Foster was taken with the 20th pick of the third round of the NFL draft on Friday, No. 84 overall.

The Tampa Bay Buccaneers weren’t among the teams that had shown the most overt interest in Mason Foster leading up to the NFL draft.

“I didn’t work out for them at all,” the former Washington linebacker said. “I met them at the Senior Bowl and that was about it.”

But the Bucs had apparently seen all they needed, taking Foster with the 20th pick of the third round Friday, No. 84 overall.

“I think it’s a great fit for me,” said Foster, who was second in the nation in tackles last season with 163. “I feel like they are a great team with a young head coach (Raheem Morris) that is up and rising. I feel good about this pick right here.”

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Foster, who watched the draft with family and friends in Seattle, said he tried to view it the same as all the drafts he watched as a kid, instead of worrying about where he would be taken.

“Whenever they called my name, it was going to be good,” he said.

Tampa Bay returns all three of its starting linebackers, but wanted to upgrade its defense in the draft. The Buccaneers used their first three draft picks on that side of the ball, including getting defensive end Da’Quan Bowers of Clemson in the second round.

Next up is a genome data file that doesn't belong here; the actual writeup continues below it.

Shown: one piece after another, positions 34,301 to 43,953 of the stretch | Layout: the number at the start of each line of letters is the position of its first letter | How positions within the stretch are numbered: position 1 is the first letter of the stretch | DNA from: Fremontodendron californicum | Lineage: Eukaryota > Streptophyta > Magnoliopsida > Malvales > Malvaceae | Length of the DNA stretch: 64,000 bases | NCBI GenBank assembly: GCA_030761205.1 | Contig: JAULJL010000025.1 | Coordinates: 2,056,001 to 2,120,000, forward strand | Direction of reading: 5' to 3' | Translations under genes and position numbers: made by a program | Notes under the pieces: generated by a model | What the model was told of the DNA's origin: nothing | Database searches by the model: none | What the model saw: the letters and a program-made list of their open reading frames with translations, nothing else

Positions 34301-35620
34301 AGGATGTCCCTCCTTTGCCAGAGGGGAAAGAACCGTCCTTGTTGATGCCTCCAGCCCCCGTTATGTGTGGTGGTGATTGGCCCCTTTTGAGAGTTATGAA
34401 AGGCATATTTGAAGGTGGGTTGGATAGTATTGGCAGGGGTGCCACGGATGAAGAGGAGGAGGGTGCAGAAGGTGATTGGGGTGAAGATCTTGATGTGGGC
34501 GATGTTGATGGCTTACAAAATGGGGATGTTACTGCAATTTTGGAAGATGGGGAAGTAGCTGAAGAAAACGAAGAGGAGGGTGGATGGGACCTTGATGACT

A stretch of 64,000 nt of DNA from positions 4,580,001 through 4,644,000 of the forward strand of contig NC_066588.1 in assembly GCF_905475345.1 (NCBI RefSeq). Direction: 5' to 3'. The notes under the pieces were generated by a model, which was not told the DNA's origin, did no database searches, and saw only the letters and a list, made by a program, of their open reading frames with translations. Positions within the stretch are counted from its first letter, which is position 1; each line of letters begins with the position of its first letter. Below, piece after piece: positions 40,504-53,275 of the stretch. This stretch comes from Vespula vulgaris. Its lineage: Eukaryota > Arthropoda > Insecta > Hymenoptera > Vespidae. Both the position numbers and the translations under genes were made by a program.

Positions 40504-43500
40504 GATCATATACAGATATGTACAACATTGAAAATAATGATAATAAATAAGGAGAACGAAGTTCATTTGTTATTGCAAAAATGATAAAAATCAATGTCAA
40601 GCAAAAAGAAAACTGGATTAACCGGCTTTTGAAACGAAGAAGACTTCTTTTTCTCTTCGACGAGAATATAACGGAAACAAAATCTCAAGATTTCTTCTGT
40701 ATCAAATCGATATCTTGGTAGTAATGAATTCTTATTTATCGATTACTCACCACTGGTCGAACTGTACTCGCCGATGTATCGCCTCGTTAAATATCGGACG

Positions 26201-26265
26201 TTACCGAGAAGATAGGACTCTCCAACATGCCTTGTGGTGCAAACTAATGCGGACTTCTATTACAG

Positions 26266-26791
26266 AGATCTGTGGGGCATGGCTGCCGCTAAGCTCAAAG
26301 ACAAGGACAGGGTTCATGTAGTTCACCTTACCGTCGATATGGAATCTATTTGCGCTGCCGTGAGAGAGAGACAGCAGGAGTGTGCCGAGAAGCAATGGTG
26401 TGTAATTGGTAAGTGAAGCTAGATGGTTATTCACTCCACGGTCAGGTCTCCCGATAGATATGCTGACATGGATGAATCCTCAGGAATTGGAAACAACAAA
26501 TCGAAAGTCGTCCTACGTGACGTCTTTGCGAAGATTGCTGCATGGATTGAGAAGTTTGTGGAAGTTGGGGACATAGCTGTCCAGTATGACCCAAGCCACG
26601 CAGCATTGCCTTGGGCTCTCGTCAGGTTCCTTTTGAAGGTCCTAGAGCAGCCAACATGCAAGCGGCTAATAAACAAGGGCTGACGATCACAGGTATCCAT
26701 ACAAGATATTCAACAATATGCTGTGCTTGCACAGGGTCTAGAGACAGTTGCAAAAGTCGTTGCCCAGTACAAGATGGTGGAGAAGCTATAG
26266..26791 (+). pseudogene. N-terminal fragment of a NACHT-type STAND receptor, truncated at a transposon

Foster said he feels like he’ll be able to find a role in Tampa Bay’s defense and that “I’m just going to come in and try to make an impact wherever I’m at.”

A story on the Bucs’ team website said Tampa Bay coaches liked the fact Foster had been elected a team captain last season.

Washington coach Steve Sarkisian predicted Friday that Foster will be “a great pro. He’s such a versatile guy. He’s got the ability to play in space but yet play hard-nosed football. He’s an excellent pass rusher, and he’s got ball instincts. I don’t know how many times in two years the ball gets tipped into the air and it finds its way into No. 40’s hands.

“He’s just got great instincts, and in the NFL he equates to a three-down linebacker, meaning he can play first- and second-down football, but even in nickel situations, he can rush the passer or cover people — he can do that really well, too.”

Bob Condotta: 206-515-5699 or bcondotta@seattletimes.com